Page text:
It was within the last hour of my stay in the Holy Land when I made a fortuitous unplanned turn off of my daily beach-bound Gordon Street walk, at the Nigerian Embassy and onto Rehov Dov Hos, and came upon something so alien yet so natural on the sleepy residential street: a winding, bright pink painted line that wrapped along the street, bushes, the walls of buildings, and their shutters.
Follow the two-dimensional cotton candy snake to its tail and you will come upon its cryptic origin story, entrenched in concrete rubble, center-stage at Ha’Kibbutz Israeli Art Gallery. The short documentary to which Eshkar Oren Wetzstein, the gallery’s operational manager, politely directed me after I stormed in demanding answers presented artist Hagar Mitelpunkt’s public art project as nothing short of profound.
Unlike the earlier manifestation of the pink line, in which Hagar painted an unoccupied building near Rehovot guerrilla style (showing up a month later in a pink suit to confront the building owner, who assumed this was the mark of some pink line gang, and requested that she erase it, which she did), the line on Rehov Dov Hos took shape in transparent dialogue with the city, the gallery, and its residential neighbors.
The video documents nay-saying building managers and the breakthroughs that follow as an art project takes its first breath. In the middle of viewing the documentary next to a woman who desperately wished, along with me, that I spoke more than two words of Hebrew, we got to the root of her enthusiasm when she pointed at the screen and told me, “That’s me!” A neighbor who lived upstairs with a strip of pink decorating the exterior of her apartment, you could pick up the pink, kvelling aura around her from a block away.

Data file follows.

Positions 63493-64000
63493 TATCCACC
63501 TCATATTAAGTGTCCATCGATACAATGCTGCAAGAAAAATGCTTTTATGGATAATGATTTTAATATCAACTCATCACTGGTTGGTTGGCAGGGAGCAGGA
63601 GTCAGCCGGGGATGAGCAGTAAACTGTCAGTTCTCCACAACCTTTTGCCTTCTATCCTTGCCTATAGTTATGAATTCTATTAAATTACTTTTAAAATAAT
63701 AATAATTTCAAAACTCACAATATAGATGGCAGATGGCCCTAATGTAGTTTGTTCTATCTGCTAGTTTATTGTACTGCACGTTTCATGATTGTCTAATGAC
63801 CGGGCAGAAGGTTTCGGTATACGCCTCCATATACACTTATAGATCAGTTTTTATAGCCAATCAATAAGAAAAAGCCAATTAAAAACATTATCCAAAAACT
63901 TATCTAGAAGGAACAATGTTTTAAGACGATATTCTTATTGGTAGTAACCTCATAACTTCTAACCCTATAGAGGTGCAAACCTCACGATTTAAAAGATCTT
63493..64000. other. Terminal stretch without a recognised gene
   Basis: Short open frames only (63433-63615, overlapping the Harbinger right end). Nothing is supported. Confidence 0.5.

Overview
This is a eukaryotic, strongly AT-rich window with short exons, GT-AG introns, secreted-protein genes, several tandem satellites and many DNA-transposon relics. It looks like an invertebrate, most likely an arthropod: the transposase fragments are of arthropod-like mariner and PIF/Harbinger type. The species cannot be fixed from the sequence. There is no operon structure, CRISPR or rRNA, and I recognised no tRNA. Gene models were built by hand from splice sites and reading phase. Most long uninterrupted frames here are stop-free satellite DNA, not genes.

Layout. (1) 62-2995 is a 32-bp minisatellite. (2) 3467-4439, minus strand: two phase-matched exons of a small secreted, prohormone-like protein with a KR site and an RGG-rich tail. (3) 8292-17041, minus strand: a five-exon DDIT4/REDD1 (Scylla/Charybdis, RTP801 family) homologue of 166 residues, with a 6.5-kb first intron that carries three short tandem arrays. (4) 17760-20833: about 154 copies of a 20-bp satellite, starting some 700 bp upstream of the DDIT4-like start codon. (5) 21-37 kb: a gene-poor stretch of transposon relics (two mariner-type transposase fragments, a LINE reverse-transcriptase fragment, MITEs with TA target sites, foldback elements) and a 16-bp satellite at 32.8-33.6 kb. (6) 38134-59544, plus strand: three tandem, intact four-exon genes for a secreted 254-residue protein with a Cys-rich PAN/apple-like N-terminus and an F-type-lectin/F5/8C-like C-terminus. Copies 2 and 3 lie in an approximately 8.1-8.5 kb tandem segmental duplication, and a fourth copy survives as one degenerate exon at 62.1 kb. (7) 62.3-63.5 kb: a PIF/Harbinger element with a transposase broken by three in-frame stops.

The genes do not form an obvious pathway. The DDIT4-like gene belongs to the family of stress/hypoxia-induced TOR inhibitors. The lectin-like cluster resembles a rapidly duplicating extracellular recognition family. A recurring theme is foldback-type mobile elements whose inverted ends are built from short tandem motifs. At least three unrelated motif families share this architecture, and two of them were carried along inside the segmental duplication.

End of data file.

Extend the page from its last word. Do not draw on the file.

Hagar embodies what I consider to be the most critical role of the public artist, connecting the dots between the individual, the community, and the spaces they occupy. The fact that a 200-meter pink object could be temporarily transposed onto the X-Y-Z planes of a block’s normal life is a sign of healthy urban life, reflecting a goal-oriented connectivity between business, residential, and municipal players. And it’s even green: painted over an initial layer of cornstarch paint, Hagar’s peace work will be erased without a trace at the end of this month.